‘Century bonds, eh?’, etc. Fitch affirmed the UK’s current rating at AAA…
Fitch Ratings-London-14 March 2012: Fitch Ratings has affirmed the United Kingdom’s (UK) sovereign ratings as follows:
–Long-term foreign currency Issuer Default Rating (IDR) affirmed at ‘AAA’
–Long-term local currency IDR affirmed at ‘AAA’
–Country Ceiling affirmed at ‘AAA’
–Short-term foreign currency rating affirmed at ‘F1+’
The Outlooks on the Long-term IDRs have been revised to Negative from Stable.
The affirmation of the UK’s ‘AAA’ ratings reflects the progress made in reducing the government’s structural budget deficit and the credibility of the fiscal consolidation effort. The UK’s ‘AAA’ rating is underpinned by a high-income, diversified and flexible economy as well as political and social stability. The UK sovereign credit profile also benefits from the macroeconomic and financing flexibility that derives from independent monetary policy and sterling’s status as an international ‘reserve currency’. However, the government’s structural budget deficit is second in size only to the US (‘AAA’/Negative) and indebtedness is significantly above the ‘AAA’ median, although currently broadly in line with France (‘AAA’/Negative) and Germany (‘AAA’/Stable)…
The revision of the rating Outlook to Negative from Stable reflects the very limited fiscal space to absorb further adverse economic shocks in light of such elevated debt levels and a potentially weaker than currently forecast economic recovery. In light of the considerable uncertainty around the economic and fiscal outlook, including the risks posed to economic recovery by ongoing financial tensions in the eurozone and against the backdrop of a still large structural budget deficit and high and rising government debt, the Negative Outlook indicates a slightly greater than 50% chance of a downgrade over a two-year horizon.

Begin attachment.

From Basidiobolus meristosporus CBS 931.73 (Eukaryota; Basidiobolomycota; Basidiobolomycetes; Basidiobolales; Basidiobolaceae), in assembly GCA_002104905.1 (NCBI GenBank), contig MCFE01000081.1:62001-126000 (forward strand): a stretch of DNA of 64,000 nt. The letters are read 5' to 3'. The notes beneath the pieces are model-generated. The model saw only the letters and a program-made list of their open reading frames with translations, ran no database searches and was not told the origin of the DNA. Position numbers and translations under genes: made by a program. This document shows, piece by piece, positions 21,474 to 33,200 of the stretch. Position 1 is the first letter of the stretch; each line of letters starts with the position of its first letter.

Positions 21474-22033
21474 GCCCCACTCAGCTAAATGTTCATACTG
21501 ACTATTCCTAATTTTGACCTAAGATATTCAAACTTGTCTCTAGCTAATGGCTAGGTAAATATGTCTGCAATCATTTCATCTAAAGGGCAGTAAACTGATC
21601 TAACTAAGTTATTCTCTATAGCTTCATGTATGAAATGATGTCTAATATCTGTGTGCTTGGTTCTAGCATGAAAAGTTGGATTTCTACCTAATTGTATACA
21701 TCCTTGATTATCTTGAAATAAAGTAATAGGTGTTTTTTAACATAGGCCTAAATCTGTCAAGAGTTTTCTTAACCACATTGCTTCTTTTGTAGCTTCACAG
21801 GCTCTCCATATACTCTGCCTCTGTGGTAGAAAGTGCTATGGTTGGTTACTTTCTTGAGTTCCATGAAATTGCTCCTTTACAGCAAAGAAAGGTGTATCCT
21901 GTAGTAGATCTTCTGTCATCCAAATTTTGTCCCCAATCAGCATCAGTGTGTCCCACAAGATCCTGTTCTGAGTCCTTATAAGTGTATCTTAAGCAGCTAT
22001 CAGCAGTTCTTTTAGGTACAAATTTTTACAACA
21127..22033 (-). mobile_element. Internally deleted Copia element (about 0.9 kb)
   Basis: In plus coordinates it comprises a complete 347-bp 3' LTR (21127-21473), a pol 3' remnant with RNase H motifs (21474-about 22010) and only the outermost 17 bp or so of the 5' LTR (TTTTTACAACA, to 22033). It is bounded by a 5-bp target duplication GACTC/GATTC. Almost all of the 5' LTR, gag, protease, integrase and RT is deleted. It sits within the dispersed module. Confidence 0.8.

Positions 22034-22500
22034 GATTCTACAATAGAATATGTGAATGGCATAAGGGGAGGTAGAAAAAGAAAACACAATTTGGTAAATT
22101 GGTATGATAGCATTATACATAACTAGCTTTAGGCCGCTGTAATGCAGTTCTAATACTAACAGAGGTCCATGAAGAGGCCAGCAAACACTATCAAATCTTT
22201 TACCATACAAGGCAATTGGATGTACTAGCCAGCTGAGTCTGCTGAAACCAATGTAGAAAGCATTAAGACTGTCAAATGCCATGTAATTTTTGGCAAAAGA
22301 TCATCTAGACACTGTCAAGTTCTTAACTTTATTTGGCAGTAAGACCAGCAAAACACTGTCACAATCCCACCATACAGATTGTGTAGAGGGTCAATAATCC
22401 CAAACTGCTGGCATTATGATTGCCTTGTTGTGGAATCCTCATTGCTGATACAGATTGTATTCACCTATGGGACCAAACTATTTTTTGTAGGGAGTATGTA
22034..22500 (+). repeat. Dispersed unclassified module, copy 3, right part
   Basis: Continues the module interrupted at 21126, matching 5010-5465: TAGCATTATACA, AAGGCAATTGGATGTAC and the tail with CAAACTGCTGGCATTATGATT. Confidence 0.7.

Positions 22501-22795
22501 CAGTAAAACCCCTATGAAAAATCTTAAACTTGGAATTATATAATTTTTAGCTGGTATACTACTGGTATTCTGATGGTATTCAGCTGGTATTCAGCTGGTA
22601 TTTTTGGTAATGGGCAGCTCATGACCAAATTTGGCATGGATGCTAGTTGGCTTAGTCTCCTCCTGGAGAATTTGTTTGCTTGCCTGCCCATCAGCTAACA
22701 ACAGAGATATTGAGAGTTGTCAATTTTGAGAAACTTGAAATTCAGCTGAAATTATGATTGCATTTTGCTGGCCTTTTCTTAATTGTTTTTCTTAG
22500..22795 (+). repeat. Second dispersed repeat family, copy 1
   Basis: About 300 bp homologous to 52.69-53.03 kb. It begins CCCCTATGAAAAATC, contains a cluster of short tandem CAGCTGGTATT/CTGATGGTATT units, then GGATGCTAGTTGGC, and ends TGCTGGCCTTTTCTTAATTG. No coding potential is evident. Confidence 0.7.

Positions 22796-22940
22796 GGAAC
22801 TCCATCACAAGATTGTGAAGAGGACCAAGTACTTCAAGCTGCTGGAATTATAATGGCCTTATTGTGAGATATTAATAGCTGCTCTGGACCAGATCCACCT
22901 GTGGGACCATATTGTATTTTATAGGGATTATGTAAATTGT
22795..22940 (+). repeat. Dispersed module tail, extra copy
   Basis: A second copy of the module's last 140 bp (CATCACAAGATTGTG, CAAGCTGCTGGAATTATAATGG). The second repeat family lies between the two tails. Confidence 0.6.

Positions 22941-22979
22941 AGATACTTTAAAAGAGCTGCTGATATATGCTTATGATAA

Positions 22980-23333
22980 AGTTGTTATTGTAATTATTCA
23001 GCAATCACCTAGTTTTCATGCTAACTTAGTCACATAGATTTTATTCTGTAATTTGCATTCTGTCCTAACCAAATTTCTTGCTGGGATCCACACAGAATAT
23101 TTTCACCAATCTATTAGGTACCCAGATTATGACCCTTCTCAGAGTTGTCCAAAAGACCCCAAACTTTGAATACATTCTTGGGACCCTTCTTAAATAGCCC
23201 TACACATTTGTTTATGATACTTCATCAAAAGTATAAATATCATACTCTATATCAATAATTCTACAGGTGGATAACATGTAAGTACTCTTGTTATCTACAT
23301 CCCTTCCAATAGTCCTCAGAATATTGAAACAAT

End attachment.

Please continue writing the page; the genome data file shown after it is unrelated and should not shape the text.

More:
The triggers that would likely prompt a rating downgrade are as follows:
— Discretionary fiscal easing that resulted in government debt peaking later and higher than currently forecast;
— Adverse shocks that implied higher levels of government borrowing and debt than currently projected; and
— A material downward revision of the assessment of the UK’s medium-term growth potential.
A century of gilt – FT Alphaville